Three for All
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||Reets Neet||Phil Woods||7:22||£0.79||View In iTunes|
||It's Time to Emulate the Japanese||Red Mitchell||7:42||£0.79||View In iTunes|
||Talking||Red Mitchell||4:47||£0.79||View In iTunes|
||Three for All||Tommy Flanagan||6:47||£0.79||View In iTunes|
||You're Me||Red Mitchell||5:47||£0.79||View In iTunes|
||Goodbye Mr. Evans||Phil Woods||7:54||£0.79||View In iTunes|
This is a bit of an unusual outing for Phil Woods, as Tommy Flanagan and Red Mitchell are his only musical partners for these 1981 sessions. The lack of drums enables the musicians to take a few extra liberties as they respond to one another. Woods is in top form, engaging his partners in a three-way conversation that seems effortless. His robust "Reet's Neet" benefits from Flanagan's fluid lines and Mitchell's potent bass, while Woods' touching ballad "Goodbye Mr. Evans," a tribute to the late pianist Bill Evans (who died a few months prior to these sessions), begins with a hauntingly beautiful piano solo, with Mitchell making a delayed entrance just prior to his solo and the composer waiting until just past the five-minute mark to add his emotional statement, which conveys his admiration for Evans' music. Flanagan's driving "Three for All" has a Latin undercurrent, with plenty of sparks flying among the players. Mitchell contributed three originals, including the loping ballad "It's Time to Emulate the Japanese," the lyrical "Talking," and the upbeat "You're Me," which features Woods on clarinet, though the CD credits fail to mention the instrument.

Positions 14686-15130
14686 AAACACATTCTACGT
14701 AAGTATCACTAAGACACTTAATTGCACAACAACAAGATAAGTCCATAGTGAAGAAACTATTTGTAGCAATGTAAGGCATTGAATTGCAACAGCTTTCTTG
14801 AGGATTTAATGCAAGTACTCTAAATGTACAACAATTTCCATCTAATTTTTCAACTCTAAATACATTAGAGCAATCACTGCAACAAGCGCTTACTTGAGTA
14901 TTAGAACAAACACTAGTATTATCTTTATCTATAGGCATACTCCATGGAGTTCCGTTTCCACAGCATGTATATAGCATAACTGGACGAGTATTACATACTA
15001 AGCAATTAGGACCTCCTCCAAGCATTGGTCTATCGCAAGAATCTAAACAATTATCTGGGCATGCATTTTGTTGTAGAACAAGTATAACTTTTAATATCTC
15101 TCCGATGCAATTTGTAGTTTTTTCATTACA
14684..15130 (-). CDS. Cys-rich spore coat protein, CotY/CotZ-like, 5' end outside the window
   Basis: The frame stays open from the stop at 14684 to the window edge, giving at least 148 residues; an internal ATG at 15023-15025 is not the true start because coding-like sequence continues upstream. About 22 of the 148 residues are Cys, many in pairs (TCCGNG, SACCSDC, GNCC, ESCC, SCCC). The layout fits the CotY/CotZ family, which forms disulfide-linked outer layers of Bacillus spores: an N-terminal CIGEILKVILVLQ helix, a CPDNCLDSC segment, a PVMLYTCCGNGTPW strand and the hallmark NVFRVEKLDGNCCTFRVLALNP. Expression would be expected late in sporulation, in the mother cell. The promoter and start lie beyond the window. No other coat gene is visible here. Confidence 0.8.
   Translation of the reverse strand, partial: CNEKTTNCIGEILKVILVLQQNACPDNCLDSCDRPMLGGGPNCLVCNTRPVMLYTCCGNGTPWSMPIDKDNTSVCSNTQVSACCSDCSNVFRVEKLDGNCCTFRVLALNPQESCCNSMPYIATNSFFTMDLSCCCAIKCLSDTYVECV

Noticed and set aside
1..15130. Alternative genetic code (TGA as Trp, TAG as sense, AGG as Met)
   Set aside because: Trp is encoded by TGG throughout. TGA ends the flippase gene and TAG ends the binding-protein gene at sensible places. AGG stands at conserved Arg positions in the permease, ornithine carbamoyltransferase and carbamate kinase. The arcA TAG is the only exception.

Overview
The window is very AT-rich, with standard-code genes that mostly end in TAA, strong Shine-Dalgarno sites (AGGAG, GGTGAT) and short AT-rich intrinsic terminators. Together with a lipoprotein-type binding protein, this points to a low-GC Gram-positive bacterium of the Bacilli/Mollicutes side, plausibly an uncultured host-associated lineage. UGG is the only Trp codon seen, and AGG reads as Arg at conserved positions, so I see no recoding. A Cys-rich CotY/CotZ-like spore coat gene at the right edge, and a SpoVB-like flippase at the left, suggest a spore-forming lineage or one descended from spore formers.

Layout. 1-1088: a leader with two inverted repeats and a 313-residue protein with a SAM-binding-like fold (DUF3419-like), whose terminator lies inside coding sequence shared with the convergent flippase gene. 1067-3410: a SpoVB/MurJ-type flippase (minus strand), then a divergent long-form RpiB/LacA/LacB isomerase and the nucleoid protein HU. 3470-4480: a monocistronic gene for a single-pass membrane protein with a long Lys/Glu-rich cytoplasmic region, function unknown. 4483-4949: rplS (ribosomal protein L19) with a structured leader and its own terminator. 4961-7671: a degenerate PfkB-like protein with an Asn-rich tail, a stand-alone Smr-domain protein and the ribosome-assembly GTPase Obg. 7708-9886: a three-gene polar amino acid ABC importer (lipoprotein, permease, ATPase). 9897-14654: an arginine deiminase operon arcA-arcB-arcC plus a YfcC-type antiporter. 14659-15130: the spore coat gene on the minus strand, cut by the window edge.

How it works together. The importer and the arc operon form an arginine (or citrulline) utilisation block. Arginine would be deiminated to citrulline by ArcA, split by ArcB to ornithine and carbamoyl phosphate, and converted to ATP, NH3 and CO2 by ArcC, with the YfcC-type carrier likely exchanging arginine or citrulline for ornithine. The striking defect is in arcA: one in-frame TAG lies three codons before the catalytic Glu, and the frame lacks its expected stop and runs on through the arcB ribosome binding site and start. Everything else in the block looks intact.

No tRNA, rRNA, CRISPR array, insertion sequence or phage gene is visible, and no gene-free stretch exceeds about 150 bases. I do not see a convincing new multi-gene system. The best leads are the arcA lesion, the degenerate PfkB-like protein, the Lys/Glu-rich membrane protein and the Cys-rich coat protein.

Born: 02 November 1931 in Springfield, MA
Years Active: '40s, '50s, '60s, '70s, '80s, '90s, '00s, '10s